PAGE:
EXCELLENT and Practical Advice for College Bound Kids

A friend of mine from my days in corporate America with AT&T has two wonderful young daughters.  The oldest, Hannah, is a nursing student at Augusta University.  Hannah’s younger sister is about to graduate from high school.  So…. she recently wrote a letter to her little sister full of amazing college advice.   As the mom of a college freshman, I can say that clearly college bound kids can use all the advice they can get.   Hannah’s advice actually took my breath away.  If you have a college bound kid, make them read this….and then make them read it again and really think about it….and then ask them to put an action plan in place to follow this advice.   Hannah obviously put a lot of time and effort into this letter for her baby sister…..and lucky for the rest of us she agreed to let me share it:

Hannah’s mom and I understand not all of these apply to every situation/school/student/professor/major/perspective.  Please do not be offended – We are just sharing in case some of these tips can help your graduate as they prepare for and adjust to college.

College Tips for my Sister by Hannah Hooper

  • Get involved in clubs/orgs on campus with an OPEN MIND!! In the beginning, just sign up for everything. As you start to see the crowds in each org, you can decide who you want to be around. Not only does it let you make new friends, it is ESSENTIAL for your resume when you apply to your major’s program and future jobs.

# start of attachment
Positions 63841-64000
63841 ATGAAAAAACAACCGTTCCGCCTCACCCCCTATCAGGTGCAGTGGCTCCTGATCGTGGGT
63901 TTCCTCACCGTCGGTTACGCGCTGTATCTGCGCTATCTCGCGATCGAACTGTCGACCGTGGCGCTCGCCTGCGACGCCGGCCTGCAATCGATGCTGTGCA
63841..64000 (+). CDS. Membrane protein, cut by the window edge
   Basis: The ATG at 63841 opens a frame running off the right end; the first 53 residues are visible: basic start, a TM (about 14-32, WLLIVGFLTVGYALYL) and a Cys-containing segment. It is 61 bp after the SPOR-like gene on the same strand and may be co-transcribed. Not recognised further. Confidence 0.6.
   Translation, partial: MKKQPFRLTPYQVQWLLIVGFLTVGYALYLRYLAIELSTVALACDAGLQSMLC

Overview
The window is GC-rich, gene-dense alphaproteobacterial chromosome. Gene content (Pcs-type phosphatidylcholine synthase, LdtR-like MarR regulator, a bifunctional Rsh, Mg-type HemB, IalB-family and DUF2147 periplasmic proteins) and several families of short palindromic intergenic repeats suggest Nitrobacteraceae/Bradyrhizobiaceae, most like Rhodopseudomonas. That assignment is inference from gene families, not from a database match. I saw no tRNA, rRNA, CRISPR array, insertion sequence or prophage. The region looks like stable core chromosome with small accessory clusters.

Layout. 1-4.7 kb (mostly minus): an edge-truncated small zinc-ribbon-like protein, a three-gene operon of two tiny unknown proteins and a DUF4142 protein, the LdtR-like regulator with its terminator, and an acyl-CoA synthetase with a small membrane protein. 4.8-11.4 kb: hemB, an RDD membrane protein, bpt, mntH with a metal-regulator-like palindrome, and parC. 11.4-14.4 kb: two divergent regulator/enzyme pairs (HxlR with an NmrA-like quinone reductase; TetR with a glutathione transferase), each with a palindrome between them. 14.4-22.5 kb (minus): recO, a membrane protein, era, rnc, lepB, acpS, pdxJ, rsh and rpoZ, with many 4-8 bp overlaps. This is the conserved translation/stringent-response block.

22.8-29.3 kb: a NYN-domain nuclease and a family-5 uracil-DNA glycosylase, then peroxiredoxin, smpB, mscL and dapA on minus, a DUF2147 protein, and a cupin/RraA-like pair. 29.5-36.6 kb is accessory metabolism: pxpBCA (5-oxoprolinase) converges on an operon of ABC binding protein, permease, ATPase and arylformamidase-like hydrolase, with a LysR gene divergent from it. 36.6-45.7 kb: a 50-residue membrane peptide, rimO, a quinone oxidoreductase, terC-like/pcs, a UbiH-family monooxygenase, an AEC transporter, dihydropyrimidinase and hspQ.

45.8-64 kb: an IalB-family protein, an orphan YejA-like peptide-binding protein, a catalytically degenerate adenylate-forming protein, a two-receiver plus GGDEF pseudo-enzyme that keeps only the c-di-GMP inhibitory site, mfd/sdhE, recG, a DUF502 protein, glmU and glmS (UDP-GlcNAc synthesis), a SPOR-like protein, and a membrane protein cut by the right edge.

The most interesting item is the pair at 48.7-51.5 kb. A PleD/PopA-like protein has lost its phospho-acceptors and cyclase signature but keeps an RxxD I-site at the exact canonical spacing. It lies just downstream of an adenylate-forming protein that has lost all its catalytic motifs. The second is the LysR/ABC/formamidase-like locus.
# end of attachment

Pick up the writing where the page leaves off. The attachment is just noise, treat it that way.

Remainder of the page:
• You are who you hang out with – make smart decisions on your friends. Being around smart people who make good grades will motivate you to do as well/better in your grades. Being around people who slack off or spend every weekend partying will tell you to stop studying and come drink with them. Best time to try out different friend groups is in the beginning. Don’t ever feel bad for distancing yourself from someone who is not healthy for you.
  • STAY ORGANIZED. Get a cute planner, as soon as you know your schedule or get your Professor’s syllabus, write everything down. Due dates, exams, papers, finals, etc. 
  • Plan your free time. This will depend on your course load and how much time they demand. Likely, as you get to your major – oriented classes, you’ll get busier. Make sure you’re still spending time having fun, with friends, and doing things that de-stress.